The Master began an exposition for the king’s behoof, in these words. "Great King, other kings in by-gone days have taken bribes, and then by making virtuous people quarrel together have been dispossessed of their kingdom, and been utterly destroyed." And then, at his request, the Master told an old-world tale.
 Once upon a time, king Bharu was reigning over the kingdom of Bharu. At the same time the Bodhisatta was Teacher of a troop of monks. He was an ascetic who had acquired the Five Supernatural Faculties and the Eight Attainments; and he dwelt a long time in the region of Himalaya.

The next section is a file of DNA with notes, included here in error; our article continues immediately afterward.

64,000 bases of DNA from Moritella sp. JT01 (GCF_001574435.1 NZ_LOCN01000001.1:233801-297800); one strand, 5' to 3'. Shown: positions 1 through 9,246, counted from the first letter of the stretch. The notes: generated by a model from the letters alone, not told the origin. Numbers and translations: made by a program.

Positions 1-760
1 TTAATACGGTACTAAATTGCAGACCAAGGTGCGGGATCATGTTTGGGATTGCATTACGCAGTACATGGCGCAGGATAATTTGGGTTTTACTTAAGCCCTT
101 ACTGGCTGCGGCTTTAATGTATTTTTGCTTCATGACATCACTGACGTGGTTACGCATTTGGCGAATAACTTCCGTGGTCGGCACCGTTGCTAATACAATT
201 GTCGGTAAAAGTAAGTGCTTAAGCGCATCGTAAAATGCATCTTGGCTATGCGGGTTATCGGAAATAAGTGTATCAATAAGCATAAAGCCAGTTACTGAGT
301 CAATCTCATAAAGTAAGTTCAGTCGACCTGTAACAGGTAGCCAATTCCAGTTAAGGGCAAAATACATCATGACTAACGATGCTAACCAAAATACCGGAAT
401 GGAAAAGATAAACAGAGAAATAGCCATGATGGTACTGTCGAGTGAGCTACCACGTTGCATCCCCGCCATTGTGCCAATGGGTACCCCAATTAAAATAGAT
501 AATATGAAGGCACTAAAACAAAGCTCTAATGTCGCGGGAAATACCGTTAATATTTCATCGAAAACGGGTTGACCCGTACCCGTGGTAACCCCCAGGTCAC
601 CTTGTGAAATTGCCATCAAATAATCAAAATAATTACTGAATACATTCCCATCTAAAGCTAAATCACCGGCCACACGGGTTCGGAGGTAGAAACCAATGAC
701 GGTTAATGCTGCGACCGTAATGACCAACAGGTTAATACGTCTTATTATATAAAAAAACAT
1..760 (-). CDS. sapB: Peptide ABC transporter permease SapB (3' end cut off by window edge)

He came down from Himalaya to buy salt and seasoning, followed by five hundred ascetics; and they came by stages to the city of Bharu. He went a-begging through the city; and then coming forth from it, he sat down by the northern gate, at the root of a banyan tree all covered with twigs and branches. There he made a meal, and there he took up his abode.
Now when that band of hermits had dwelt there by the space of half a moon, there came another Teacher with another five hundred, who went seeking alms about the city, and then came out and sat beneath just such another banyan tree by the south gate, and ate, and dwelt there. And the two bands abode there so long as they would, and then returned again to Himalaya.